21 things to consider when starting a pet business Facebook group


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Are you considering setting up a Facebook group for your pet business?

They’re a brilliant way to raise your profile, build a community, learn what your customers and clients need and make friends.

It’s a place where you can share your knowledge and expertise, find people to collaborate with and build your network and connections.

Nearly five years ago I started a Facebook group, Publicity Tips for Pet Businesses, named after the title of my book.

Since then it’s grown to over 2000 members and I’ve supported many clients with starting their groups.

In this podcast I’m sharing 21 things to consider if you’re thinking of starting a group based on my experience and the lessons from my clients.

Listen in on the player link below for the fairy tales and the scary tales on running a pet business Facebook group.

Below are the 21 things to consider, and if you’d like to connect in my Facebook group, head to the Publicity for Pet Businesses community.

  1. What’s the purpose? Define the purpose of the group and what you hope to achieve with it. Make this clear so people can make a swift decision about whether it’s right for them.
  2. What is in it for them? What do people get from being a part of your group? We are all in so many Facebook groups, the last thing we need is another. Provide a compelling reason to join.
  3. What’s in it for you? How is it going to benefit your business? Facebook groups take time and effort, there has to be a return on your investment too.
  4. Make it easy to find. Choose a name that’s easy to remember and searchable, and reflects what goes on inside the group.
  5. Check out your competitors. See what other groups are already out there and what they’re offering and provide something different.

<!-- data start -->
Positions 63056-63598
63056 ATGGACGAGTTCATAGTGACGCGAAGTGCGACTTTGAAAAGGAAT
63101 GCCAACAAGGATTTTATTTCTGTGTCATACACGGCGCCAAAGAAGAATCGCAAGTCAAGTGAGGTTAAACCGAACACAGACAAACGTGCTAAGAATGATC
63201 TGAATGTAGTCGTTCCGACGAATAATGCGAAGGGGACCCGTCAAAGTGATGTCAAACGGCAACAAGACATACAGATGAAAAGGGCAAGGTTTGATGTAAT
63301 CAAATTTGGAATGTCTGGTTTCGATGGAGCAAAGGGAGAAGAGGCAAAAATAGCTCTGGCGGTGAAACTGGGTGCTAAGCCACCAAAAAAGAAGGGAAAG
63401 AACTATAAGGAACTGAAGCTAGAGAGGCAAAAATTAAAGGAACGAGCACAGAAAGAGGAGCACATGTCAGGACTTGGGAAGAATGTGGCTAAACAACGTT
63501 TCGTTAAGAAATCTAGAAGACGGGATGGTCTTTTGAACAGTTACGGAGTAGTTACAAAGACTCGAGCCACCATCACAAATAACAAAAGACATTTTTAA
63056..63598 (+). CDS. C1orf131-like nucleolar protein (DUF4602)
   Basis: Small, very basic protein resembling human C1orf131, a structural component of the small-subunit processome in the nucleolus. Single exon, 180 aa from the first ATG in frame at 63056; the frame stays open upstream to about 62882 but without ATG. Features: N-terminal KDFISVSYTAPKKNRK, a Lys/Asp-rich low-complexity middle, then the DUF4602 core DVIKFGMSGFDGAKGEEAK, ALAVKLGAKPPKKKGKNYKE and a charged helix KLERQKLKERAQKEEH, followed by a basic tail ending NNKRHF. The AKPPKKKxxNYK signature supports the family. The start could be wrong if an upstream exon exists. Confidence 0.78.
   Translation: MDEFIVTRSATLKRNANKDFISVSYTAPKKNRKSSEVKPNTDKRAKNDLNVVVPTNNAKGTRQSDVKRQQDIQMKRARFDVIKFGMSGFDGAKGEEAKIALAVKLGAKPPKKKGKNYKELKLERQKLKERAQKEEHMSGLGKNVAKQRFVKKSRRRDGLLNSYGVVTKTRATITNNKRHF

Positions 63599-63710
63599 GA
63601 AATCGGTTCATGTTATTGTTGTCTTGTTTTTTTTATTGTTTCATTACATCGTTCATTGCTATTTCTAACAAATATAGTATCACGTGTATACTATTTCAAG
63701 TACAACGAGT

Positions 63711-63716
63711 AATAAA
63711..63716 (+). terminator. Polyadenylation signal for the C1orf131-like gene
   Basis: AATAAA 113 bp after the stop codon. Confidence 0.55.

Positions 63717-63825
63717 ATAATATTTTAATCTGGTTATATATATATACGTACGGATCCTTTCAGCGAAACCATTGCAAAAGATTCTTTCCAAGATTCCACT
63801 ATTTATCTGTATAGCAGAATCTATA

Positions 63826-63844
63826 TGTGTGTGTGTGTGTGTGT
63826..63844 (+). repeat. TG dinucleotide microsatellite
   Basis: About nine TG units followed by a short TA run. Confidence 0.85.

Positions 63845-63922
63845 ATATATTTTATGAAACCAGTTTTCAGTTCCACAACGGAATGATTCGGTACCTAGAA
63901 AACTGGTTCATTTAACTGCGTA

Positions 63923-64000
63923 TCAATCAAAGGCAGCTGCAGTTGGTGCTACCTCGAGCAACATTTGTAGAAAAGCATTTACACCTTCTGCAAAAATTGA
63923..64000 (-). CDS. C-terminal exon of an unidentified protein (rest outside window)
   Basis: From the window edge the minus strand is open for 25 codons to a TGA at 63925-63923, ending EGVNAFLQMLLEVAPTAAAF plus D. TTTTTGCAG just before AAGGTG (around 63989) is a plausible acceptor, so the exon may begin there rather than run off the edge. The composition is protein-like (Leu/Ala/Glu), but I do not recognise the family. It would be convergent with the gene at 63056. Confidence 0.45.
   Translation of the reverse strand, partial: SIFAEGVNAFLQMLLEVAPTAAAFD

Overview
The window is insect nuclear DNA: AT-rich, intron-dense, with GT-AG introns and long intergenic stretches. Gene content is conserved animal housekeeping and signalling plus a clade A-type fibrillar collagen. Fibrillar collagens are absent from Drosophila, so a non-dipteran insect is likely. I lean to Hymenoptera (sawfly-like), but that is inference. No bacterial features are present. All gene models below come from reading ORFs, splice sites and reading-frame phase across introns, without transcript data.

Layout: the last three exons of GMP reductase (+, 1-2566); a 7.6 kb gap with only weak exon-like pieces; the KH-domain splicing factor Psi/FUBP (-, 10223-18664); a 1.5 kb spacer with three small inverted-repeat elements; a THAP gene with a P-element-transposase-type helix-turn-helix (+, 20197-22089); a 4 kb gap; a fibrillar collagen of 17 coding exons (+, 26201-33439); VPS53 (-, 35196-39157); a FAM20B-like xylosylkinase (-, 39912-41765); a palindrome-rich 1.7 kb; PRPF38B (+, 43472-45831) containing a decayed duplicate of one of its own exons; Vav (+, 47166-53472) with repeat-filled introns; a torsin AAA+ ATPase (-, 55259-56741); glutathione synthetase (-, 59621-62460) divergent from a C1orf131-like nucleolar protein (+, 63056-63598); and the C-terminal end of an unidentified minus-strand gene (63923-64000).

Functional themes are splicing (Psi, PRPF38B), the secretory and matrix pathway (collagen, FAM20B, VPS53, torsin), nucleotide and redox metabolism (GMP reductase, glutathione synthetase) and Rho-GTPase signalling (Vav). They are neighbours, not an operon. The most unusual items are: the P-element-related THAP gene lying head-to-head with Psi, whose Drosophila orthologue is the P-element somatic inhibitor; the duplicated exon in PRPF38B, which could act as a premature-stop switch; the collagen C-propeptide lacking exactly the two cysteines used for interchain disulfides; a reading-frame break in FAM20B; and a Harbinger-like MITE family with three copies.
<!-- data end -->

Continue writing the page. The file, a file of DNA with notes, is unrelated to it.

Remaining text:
6. Who is it for? Creating a local community group where you chat about things happening in your area and answer questions can be a great source of leads and position you as an expert or helpful person. Think about your target audience.
  7. What will you offer? Consider the resources you’re going to provide for the group? Are you going to do regular lives or challenges? Can you use the group to signpost people to your existing resources like lead magnets or free training?
  8. What you WON’T offer. Be clear on this too. For example, if your group is about pet health, emphasise it’s not a place for diagnosis or medical advice and that users will be signposted to where they can access this.
  9. What privacy settings will you use? You have a choice of making your group open, private or secret, each of which impacts on how safe people will feel opening up in the community.
  10. What are the rules? Facebook generates them for you, but what will yours be? Your group, your rules. You set the tone and ethos of the group.Rules to consider would be around being respectful, staying on topic, no selling, no graphic content, no medical advice, no sharing of copyrighted material, and reporting issues to admin.